​Negative ions help prevent respiratory-related illnesses.

"I hope I’m in group one."   
 In a study conducted in a Swiss textile mill, negative ionizers were placed in two, 60’ by 60’ rooms, each containing 22 employees. In one room, the negative ion electronic air cleaner was turned on during the course of the study. In the other room, the negative ion air purifier was permanently turned off, although the employees in this room were led to believe they were working in a room enriched by negative ions. During this six-month study, a total of 22 sick days were lost by employees working in the room in which the negative ionizer was operating. In the room where the machine was not operating, a total of 64 days were lost to sickness. During a month-long flu epidemic, the first group lost a total of 3 days to sickness, while the second group lost a total of 40 days to sickness (Stark, 1971).     

In a test involving a Swiss bank office, one group of 309 worked in a negative ion-treated environment. A second group of 362 worked in an untreated environment. Over the next several months, for every day lost to respiratory illness (cold, flu, laryngitis, etc.) in group one, 16 days were lost to respiratory illness in group two (Soyka, 1991).

"We liked them so much . . ."     
In a Surrey University study at the Norwich Union Insurance Group headquarters, eight negative ion generators were placed in the computer and data preparation section. Before the test, the research team spent a month compiling incident rates for complaints of sickness and headaches. During the test in which the negative ion air purification systems were in operation, incidents of sickness and headaches were reduced by 78%. After testing was completed, the Norwich Union opted to keep the negative ion electronic air cleaners (Soyka, 1991).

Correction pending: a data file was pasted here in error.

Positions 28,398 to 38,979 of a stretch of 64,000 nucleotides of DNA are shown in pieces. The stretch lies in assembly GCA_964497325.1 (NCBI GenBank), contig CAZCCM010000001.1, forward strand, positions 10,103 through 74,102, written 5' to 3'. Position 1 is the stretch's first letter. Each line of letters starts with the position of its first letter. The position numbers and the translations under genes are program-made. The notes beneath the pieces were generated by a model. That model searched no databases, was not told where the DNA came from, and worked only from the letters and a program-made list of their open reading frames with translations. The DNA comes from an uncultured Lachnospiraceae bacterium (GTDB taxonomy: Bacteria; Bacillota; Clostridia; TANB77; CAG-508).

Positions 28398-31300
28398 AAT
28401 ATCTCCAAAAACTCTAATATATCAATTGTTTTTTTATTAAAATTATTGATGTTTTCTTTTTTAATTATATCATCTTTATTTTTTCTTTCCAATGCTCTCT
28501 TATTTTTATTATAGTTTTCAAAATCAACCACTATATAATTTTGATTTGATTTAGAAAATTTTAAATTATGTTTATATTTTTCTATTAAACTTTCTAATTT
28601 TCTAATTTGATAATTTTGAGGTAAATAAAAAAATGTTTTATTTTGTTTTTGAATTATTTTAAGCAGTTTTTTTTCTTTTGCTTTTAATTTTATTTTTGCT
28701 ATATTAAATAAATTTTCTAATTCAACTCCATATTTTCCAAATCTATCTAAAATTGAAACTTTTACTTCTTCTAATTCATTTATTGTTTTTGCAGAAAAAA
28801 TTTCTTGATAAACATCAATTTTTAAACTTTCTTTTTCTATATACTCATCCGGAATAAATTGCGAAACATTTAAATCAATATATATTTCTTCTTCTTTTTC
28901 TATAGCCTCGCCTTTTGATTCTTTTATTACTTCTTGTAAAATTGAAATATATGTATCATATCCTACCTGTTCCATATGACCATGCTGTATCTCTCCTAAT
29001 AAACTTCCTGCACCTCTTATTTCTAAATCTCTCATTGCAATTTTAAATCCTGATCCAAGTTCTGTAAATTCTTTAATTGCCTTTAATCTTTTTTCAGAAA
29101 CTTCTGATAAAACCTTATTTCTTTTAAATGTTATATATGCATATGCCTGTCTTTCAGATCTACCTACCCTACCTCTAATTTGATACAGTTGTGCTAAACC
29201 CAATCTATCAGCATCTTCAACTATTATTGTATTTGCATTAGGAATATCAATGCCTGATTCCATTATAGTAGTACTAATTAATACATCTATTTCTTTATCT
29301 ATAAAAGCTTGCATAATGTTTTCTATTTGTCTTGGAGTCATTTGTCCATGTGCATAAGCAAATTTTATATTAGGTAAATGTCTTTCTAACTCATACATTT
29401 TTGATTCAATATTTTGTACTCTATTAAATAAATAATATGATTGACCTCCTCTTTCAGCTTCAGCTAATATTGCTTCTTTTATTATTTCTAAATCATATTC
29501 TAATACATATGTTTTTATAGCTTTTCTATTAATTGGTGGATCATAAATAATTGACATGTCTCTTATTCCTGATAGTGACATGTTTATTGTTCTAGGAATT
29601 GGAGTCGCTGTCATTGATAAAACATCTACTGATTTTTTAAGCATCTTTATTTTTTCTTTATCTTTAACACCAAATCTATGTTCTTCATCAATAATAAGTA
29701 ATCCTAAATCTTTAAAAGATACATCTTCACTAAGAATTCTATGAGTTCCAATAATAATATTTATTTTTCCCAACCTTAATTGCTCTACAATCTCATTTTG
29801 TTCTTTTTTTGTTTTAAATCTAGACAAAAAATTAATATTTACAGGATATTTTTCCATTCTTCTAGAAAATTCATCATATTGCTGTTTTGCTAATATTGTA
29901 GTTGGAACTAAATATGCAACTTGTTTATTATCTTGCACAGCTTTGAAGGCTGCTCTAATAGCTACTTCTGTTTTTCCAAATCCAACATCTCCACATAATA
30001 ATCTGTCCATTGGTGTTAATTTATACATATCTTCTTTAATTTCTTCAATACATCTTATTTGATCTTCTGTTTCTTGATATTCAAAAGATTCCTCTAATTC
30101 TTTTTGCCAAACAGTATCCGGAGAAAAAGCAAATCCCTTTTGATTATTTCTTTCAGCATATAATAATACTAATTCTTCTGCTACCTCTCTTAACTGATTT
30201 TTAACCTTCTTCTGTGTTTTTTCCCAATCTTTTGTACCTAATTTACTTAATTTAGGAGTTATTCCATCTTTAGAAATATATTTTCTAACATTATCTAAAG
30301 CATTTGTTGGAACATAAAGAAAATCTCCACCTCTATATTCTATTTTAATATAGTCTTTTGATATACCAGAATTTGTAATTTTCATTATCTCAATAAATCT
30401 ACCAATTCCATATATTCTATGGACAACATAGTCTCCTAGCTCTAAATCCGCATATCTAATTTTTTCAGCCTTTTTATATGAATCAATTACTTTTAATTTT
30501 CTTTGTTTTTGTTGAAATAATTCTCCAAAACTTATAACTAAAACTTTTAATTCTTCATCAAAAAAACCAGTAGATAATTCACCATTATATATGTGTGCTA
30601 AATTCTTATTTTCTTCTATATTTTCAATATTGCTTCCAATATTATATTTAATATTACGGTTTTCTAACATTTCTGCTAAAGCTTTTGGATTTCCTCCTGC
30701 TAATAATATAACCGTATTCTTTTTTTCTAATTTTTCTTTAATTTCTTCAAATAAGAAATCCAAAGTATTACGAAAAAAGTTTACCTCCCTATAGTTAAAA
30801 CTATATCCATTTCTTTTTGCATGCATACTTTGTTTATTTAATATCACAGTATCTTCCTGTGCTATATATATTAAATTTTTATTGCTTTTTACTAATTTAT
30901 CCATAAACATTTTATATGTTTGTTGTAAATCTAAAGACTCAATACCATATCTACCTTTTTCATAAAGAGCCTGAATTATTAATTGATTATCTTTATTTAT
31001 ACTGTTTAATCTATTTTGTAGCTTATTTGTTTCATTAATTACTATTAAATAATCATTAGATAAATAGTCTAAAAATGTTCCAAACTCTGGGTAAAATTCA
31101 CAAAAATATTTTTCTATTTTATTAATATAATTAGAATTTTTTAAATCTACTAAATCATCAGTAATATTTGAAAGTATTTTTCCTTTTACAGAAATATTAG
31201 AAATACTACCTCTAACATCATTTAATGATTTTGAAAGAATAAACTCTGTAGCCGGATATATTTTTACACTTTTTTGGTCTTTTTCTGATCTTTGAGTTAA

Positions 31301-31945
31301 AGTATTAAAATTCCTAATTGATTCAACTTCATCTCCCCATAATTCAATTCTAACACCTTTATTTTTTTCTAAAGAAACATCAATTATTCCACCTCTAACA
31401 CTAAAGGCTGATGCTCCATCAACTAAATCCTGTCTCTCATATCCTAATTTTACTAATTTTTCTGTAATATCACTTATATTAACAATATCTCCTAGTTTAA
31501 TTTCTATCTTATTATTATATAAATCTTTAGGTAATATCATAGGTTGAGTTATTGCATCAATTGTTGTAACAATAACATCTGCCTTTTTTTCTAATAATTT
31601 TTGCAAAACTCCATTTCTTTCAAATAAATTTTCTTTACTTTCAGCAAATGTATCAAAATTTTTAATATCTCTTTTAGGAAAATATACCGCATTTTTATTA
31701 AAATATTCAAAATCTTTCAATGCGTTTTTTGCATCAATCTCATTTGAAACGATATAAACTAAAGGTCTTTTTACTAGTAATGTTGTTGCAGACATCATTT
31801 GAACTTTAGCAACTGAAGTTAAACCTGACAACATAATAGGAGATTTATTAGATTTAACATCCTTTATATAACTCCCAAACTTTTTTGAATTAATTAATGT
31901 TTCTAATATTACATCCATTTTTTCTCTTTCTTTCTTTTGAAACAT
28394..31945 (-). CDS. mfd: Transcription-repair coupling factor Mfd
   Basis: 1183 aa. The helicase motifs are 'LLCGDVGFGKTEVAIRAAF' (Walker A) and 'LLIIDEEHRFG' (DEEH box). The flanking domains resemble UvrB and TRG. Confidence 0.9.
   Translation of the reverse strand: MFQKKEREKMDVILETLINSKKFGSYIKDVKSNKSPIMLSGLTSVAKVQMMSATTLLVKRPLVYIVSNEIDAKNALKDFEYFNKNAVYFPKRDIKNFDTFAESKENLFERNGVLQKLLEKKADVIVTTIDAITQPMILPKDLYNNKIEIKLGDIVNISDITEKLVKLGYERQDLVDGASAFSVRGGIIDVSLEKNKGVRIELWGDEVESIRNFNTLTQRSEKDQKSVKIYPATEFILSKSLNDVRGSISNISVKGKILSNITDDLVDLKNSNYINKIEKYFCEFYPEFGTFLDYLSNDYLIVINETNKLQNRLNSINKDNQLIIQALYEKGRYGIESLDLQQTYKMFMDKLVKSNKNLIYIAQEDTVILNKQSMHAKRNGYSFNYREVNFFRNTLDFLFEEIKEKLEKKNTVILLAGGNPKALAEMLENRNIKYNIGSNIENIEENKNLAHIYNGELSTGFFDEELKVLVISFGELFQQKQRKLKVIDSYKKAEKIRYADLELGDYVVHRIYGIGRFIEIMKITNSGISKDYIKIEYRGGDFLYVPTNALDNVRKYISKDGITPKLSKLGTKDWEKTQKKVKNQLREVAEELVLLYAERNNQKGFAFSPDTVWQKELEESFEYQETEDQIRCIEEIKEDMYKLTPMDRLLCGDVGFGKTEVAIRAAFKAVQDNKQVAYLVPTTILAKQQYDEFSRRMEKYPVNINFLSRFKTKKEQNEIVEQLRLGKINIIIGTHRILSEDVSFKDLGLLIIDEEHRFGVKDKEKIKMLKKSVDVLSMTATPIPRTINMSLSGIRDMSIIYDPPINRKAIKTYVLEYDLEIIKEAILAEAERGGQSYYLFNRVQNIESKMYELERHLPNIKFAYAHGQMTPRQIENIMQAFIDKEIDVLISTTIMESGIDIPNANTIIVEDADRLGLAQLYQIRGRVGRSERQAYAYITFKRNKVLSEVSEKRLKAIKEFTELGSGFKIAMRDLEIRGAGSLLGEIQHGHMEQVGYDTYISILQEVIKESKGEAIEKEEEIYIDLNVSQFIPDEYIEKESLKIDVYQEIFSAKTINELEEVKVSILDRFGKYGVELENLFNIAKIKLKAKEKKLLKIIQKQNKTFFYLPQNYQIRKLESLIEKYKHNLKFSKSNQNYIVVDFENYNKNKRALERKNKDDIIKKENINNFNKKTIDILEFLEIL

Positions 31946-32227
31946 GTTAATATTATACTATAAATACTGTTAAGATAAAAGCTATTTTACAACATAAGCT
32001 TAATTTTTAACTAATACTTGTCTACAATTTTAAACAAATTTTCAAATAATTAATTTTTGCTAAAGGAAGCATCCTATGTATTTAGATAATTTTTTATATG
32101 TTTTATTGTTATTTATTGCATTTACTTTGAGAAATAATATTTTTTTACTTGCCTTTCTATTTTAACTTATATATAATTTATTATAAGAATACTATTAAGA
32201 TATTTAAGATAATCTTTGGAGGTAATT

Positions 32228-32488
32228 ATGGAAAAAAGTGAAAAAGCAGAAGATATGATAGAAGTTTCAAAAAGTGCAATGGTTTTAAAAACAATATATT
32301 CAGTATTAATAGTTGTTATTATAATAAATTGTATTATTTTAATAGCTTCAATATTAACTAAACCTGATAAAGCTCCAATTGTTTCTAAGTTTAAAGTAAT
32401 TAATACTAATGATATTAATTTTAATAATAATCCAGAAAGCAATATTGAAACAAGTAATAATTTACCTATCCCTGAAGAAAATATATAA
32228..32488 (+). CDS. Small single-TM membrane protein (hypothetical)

Negative ions help prevent migraine headaches.     

Migraine headaches originate when an overload of serotonin causes the diameter of blood vessels leading to the brain to dilate, and get wider in the brain. Consequently, blood flow increases, and pain receptors in the vessels are stretched, which leads to the excruciating pain associated with a migraine headache (Borne, 1998; others). In numerous tests and studies though, negative ion treatment has proven to prevent the overproduction of serotonin, and therefore the subsequent migraine headaches (Kreuger, 1957; Soyka, 1991; Sulman, 1974).

​Negative ions are a natural anti-depressant.
. . . and without the side effects!     

In a study conducted by Columbia University , 25 people with SAD (Seasonal Affective Depression) sat in front of a negative ion air purifier for a half hour every morning for a month. Half the subjects were given a low level of negative ions, and the other half a high level. The higher level of negative ion treatment proved to be as effective against SAD as antidepressants, such as Prozac and Zolof, and without the side effects of these drugs (Finley, 1996).

Negative ions for a positive attitude     
​Positive ions, which are found in abundance in most indoor environments, cause an overproduction of serotonin. Serotonin is a neurotransmitter that helps the body deal with mental, emotional, and physiological stress. An overproduction initially causes hyperactivity, which rapidly leads to anxiety, and in some cases depression. Negative ion treatment has proven to be successful in reducing the overproduction of serotonin, and therefore successful in alleviating depression in some cases (Kreuger, 1957).

Negative Ions Help Combat Fatigue.     
​In 1957, a study published in the Journal of General Physiology concluded that negative ions reduce the overproduction of serotonin, a neurohormone that leads to exhaustion, among other things, when overproduced (Kreuger, 1957).